The trail is not wheelchair accessible. The trail surface is mainly packed dirt and wood chips with some section of stairs. There are year-round restrooms and potable water sources at the main Bailly / Chellberg parking lot. Stay on the trail to protect the wildlife and yourself. Use insect repellent, wear long sleeves, and tuck long pants into socks to avoid ticks and poison ivy.
This loop hike combines elements from all three trails. Start at the Bailly / Chellberg parking lot and head north on the Bailly Homestead / Chellberg Farm Trail
. At the north edge of Chellberg farm, pick up the Bailly Cemetery Trail
. This trail will wind through a small ravine. After a third of a mile, turn left onto the Little Calumet River / Mnoké Prairie Trail
(note that a 0.6 mile roundtrip extension can be added up to the Bailly Cemetery and back at this point).
The trail will head through mature forests and make its way down to the Little Calumet River. After crossing the boardwalk and bridge, the trail will open up into the Mnoké Prairie. After nearly a mile in the prairie, the trail will pick up Howe Road long enough to cross back over the river and up the driveway of the Bailly Homestead
. Hike north through the homestead and pick up the trail to the northeast back to the parking lot.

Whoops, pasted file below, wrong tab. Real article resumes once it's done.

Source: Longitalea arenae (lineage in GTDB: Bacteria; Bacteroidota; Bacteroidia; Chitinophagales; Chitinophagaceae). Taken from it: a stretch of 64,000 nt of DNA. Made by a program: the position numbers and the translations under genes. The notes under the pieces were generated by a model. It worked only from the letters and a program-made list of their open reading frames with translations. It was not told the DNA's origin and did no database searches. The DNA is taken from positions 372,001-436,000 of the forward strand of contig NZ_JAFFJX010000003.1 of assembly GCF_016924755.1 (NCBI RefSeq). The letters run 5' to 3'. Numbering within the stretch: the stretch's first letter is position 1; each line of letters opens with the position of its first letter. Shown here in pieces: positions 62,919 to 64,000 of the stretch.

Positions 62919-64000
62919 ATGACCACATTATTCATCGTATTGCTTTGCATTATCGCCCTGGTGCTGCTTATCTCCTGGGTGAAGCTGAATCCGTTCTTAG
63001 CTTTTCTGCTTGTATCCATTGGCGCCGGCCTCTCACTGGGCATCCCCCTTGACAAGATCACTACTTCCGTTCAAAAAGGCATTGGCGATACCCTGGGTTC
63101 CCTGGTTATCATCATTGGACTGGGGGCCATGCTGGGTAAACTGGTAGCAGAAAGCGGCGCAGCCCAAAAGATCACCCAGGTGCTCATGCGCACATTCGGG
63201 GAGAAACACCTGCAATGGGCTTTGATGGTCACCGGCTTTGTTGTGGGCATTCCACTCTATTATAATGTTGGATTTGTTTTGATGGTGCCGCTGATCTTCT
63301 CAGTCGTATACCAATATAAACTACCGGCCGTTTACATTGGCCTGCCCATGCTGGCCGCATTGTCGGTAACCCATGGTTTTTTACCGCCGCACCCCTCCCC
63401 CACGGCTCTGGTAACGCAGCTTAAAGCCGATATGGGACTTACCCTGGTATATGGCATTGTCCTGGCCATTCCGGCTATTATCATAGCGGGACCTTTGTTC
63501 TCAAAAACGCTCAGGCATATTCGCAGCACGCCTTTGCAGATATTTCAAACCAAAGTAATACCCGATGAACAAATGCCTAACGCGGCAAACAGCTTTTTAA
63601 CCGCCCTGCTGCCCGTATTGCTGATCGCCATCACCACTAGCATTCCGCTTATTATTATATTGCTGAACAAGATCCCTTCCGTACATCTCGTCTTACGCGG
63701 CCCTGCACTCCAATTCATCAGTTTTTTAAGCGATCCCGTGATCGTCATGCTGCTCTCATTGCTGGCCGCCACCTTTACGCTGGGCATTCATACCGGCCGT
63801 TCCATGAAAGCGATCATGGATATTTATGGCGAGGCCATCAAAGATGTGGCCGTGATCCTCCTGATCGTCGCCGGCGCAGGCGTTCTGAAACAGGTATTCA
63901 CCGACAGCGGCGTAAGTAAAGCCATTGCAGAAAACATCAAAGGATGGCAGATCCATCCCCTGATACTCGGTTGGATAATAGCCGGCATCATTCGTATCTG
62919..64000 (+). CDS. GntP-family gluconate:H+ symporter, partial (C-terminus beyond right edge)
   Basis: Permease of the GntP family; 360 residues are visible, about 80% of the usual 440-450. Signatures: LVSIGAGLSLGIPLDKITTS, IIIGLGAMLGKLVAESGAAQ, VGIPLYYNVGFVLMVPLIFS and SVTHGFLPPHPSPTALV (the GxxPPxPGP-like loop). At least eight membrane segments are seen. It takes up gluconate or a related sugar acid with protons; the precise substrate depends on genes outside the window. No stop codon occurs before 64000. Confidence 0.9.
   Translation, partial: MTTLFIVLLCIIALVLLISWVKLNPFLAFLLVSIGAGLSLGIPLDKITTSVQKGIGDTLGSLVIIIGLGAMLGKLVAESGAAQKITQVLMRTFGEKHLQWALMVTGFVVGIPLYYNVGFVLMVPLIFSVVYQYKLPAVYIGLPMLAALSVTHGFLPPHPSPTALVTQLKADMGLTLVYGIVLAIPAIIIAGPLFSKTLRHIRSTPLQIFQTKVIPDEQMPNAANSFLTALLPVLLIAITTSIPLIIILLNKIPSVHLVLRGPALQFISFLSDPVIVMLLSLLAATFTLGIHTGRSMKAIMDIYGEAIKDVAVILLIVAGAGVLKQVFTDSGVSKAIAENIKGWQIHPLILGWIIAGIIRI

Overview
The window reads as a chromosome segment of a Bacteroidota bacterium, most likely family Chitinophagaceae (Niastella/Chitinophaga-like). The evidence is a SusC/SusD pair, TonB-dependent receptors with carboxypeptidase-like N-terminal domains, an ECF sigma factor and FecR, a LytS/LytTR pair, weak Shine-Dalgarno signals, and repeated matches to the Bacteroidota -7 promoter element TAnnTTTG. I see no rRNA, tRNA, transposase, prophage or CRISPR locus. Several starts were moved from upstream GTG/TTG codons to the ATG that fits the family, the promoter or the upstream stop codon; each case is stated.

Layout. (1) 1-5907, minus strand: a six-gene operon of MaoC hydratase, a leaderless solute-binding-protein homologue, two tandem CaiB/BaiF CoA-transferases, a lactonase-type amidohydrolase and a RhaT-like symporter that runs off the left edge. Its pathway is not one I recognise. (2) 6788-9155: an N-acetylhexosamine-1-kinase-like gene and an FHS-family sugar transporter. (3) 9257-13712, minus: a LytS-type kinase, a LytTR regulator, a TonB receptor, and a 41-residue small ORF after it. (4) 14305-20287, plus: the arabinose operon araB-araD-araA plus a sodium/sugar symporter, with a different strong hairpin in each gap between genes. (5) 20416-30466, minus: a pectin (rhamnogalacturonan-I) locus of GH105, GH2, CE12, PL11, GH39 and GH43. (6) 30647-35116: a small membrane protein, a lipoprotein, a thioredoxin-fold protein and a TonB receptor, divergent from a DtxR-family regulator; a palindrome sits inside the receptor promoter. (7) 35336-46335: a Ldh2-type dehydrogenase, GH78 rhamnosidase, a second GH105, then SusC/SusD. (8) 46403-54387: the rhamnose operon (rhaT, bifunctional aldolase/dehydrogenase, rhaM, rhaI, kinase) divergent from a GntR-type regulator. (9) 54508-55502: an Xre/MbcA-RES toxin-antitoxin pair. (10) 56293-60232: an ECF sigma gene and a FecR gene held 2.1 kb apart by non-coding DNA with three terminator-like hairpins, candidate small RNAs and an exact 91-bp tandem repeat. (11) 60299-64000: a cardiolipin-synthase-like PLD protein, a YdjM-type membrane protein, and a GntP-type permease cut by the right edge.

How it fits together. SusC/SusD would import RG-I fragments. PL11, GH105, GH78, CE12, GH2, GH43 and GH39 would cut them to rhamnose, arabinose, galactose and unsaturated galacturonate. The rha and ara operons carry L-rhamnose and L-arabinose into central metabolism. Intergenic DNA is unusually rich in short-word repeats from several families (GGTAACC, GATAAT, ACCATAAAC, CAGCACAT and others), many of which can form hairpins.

Additional History: The Bailly Homestead
, a National Historic Landmark (1962), was the home of Honore Gratien Joseph Bailly de Messein (1774 - 1835). Bailly played a role in the development of the Calumet Region of northern Indiana. He was an independent trader in the extensive fur-trading network that spread from Montreal to Louisiana, and ultimately to Europe. Joseph Bailly was one of the earliest settlers in northern Indiana. In 1822, Bailly set up his fur trading post at the crossroads of several important trails. The Bailly Homestead
complex is the last remaining site of its nature in the Calumet Region.
In the 1870s, Swedish immigrants Anders and Johanna "Kjellberg" bought 80 acres to establish a modest family farm. They were the first of three generations of the Chellberg Family to make their living here. In the 1930s, the Chellbergs started to tap the many maple trees on their property for the production of maple syrup.
The Annual Maple Sugar Time event in early March (first two weekends) features the evolution of "maple sugaring" in Northwest Indiana from an early American Indian method, to the pioneer method of boiling sap in open iron kettles, to the relatively modern commercial method of producing syrup. Indiana Dunes National Park is the only National Park Service location that makes maple syrup.
Indiana Dunes National Park (formerly national lakeshore) was established to preserve portions of the Indiana Dunes and other areas of scenic, scientific, historic and recreational value. Up to two million annual visitors enjoy the park's 15,000 acres of wetlands, prairies, sand dunes, oak savannas, forests, and historic sites. The park's 15 miles of beaches hug the southern shore of Lake Michigan from Gary, IN, to Michigan City, IN. For more information, visit nps.gov/indu